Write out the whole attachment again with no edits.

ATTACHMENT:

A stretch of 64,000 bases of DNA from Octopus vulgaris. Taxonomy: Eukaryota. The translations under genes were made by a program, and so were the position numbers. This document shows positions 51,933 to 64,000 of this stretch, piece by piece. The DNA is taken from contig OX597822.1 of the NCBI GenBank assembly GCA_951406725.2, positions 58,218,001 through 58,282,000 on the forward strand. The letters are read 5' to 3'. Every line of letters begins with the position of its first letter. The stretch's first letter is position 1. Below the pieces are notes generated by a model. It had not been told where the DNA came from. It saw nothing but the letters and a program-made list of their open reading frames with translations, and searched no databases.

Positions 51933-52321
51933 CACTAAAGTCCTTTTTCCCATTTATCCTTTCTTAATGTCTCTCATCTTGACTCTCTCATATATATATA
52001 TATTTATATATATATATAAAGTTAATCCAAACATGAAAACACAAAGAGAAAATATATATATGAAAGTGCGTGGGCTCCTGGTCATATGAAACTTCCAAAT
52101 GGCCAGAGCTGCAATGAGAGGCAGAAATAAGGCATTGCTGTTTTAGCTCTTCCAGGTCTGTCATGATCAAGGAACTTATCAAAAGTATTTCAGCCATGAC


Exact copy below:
A stretch of 64,000 bases of DNA from Octopus vulgaris. Taxonomy: Eukaryota. The translations under genes were made by a program, and so were the position numbers. This document shows positions 51,933 to 64,000 of this stretch, piece by piece. The DNA is taken from contig OX597822.1 of the NCBI GenBank assembly GCA_951406725.2, positions 58,218,001 through 58,282,000 on the forward strand. The letters are read 5' to 3'. Every line of letters begins with the position of its first letter. The stretch's first letter is position 1. Below the pieces are notes generated by a model. It had not been told where the DNA came from. It saw nothing but the letters and a program-made list of their open reading frames with translations, and searched no databases.

Positions 51933-52321
51933 CACTAAAGTCCTTTTTCCCATTTATCCTTTCTTAATGTCTCTCATCTTGACTCTCTCATATATATATA
52001 TATTTATATATATATATAAAGTTAATCCAAACATGAAAACACAAAGAGAAAATATATATATGAAAGTGCGTGGGCTCCTGGTCATATGAAACTTCCAAAT
52101 GGCCAGAGCTGCAATGAGAGGCAGAAATAAGGCATTGCTGTTTTAGCTCTTCCAGGTCTGTCATGATCAAGGAACTTATCAAAAGTATTTCAGCCATGAC